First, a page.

“This year we must strike a political agreement regarding the cornerstones of an Entry-Exit-System (EES) and we should consider the inclusion of EU-citizens. Furthermore, this year requires for us to settle on the establishment of a European travel information and authorisation system (ETIAS).”3“Dieses Jahr müssen wir zu einer politischen Einigung über die Eckpunkte eines Ein- und Ausreiseregisters (Entry-Exit-System, EES) kommen und wir sollten eine Einbeziehung von EU-Bürgern prüfen. Wir brauchen zudem noch in diesem Jahr eine Einigung über die Einrichtung eines Europäischen Reiseinformations- und Genehmigungssystems (ETIAS).” (transl. S.M.)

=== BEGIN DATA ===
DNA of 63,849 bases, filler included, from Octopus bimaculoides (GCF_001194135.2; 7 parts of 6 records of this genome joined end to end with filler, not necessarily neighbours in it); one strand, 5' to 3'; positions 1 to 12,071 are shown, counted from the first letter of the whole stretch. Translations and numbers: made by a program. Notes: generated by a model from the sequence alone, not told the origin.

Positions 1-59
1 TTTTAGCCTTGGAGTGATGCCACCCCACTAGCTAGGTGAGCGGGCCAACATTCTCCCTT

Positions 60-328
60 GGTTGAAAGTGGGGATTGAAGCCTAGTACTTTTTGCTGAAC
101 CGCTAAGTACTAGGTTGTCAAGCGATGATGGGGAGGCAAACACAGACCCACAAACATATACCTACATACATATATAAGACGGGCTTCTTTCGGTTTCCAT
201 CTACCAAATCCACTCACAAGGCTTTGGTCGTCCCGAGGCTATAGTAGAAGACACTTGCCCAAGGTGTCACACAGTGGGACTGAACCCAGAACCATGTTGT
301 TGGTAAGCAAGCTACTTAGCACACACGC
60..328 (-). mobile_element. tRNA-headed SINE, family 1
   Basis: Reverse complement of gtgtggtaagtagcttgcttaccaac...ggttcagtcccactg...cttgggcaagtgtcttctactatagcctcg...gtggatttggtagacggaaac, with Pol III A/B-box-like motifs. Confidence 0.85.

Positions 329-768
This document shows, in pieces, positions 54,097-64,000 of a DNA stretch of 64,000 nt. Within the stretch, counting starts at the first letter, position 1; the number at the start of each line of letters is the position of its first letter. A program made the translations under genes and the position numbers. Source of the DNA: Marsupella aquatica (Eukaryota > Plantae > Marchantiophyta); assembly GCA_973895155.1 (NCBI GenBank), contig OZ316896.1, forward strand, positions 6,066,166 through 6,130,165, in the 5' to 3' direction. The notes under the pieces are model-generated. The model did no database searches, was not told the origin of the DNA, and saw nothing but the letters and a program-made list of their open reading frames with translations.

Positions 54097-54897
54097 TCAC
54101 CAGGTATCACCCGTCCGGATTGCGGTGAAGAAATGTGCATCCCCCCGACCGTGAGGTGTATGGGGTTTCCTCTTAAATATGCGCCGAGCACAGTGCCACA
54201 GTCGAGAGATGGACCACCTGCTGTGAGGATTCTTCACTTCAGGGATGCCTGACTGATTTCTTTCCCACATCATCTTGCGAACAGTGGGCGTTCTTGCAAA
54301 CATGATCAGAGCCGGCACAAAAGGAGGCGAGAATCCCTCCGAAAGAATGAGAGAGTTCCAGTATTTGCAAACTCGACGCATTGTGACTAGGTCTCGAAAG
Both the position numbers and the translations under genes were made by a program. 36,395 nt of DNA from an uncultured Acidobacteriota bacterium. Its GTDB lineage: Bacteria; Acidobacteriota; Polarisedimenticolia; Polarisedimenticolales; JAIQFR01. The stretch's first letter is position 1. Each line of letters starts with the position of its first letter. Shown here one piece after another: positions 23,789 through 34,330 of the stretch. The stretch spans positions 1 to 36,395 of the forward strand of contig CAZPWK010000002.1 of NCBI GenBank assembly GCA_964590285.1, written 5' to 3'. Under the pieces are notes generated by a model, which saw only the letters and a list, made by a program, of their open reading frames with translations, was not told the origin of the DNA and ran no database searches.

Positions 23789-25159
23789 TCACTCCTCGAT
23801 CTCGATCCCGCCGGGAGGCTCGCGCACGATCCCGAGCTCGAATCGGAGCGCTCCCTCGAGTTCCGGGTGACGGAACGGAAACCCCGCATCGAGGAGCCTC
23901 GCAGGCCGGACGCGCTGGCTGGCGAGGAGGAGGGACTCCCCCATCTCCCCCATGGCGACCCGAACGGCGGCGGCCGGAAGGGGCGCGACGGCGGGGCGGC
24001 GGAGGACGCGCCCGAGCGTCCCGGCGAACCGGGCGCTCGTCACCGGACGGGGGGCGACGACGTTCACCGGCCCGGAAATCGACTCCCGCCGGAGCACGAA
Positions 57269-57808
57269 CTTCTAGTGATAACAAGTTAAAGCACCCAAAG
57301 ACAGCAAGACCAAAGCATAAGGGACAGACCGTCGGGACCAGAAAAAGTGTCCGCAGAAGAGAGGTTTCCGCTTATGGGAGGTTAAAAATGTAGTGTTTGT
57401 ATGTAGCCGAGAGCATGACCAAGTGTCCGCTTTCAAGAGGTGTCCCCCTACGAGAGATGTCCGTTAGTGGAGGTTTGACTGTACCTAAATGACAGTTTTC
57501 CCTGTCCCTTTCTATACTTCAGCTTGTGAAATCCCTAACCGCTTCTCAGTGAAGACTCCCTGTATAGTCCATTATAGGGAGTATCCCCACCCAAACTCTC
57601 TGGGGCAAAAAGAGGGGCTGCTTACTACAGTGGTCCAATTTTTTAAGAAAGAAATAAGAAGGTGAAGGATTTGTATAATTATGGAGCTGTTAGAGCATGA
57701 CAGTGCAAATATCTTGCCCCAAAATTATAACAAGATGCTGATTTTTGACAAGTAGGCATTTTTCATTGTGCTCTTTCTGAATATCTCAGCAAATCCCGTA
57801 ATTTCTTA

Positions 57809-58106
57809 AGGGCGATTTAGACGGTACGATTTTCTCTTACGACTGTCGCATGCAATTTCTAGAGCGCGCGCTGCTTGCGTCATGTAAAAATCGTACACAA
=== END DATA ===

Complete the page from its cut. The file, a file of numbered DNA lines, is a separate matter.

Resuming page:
What migration studies are investigating under the technical terminus of a “security-migration-nexus”, seems to have become almost natural law in European politics. Border security and counterterrorism are named in one breath. Connecting European security agencies, developing data-infrastructures for border security and collecting information on travellers seem to respond to the need of the hour. Managing the mobility and residency of humans through their identities is a form of governance, which does not necessarily guarantee nationally awarded human rights, as David Lyon, sociologist and director of the surveillance studies centre at Queens University in Kingston (Ontario), points out.4Cp. David Lyon, “Identification, colonialism, and control: surveillant sorting in Israel/Palestine”, in: Elia Zureik, David Lyon and Yasmeen Abu-Laban (eds.), Surveillance and Control in Israel/Palestine. Population, Territory and Power, London/New York, Routledge, 2011, pp. 49–64. Conversely, it seems relevant to note that biometric technologies continue to be deemed the largest growing market in Europe, increasingly expanding onto the African continent. At stake are the various utilizations of data patterns, which relate to the singular body features of every human being. At present, the focus lies particularly on exploring areas such as multi-biometry, the combination of a number of biometric features, such as fingerprint and iris, but also behavioural biometrics, vein recognition or contactless biometrics, as well as mobile applications.